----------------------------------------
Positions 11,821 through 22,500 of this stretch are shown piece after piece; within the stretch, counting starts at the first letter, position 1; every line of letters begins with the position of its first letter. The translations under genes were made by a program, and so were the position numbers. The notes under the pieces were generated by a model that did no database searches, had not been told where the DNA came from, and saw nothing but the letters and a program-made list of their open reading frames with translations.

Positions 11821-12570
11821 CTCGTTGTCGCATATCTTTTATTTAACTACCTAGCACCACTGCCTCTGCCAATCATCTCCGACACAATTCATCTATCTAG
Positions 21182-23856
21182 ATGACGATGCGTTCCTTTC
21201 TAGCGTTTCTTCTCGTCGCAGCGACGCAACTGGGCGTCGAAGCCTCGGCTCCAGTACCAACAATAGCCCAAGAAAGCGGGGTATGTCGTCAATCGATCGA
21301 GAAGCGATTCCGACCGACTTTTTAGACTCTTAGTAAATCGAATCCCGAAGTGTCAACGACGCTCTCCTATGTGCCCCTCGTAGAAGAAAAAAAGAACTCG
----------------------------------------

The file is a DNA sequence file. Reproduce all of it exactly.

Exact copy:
Positions 11,821 through 22,500 of this stretch are shown piece after piece; within the stretch, counting starts at the first letter, position 1; every line of letters begins with the position of its first letter. The translations under genes were made by a program, and so were the position numbers. The notes under the pieces were generated by a model that did no database searches, had not been told where the DNA came from, and saw nothing but the letters and a program-made list of their open reading frames with translations.

Positions 11821-12570
11821 CTCGTTGTCGCATATCTTTTATTTAACTACCTAGCACCACTGCCTCTGCCAATCATCTCCGACACAATTCATCTATCTAG
Positions 21182-23856
21182 ATGACGATGCGTTCCTTTC
21201 TAGCGTTTCTTCTCGTCGCAGCGACGCAACTGGGCGTCGAAGCCTCGGCTCCAGTACCAACAATAGCCCAAGAAAGCGGGGTATGTCGTCAATCGATCGA
21301 GAAGCGATTCCGACCGACTTTTTAGACTCTTAGTAAATCGAATCCCGAAGTGTCAACGACGCTCTCCTATGTGCCCCTCGTAGAAGAAAAAAAGAACTCG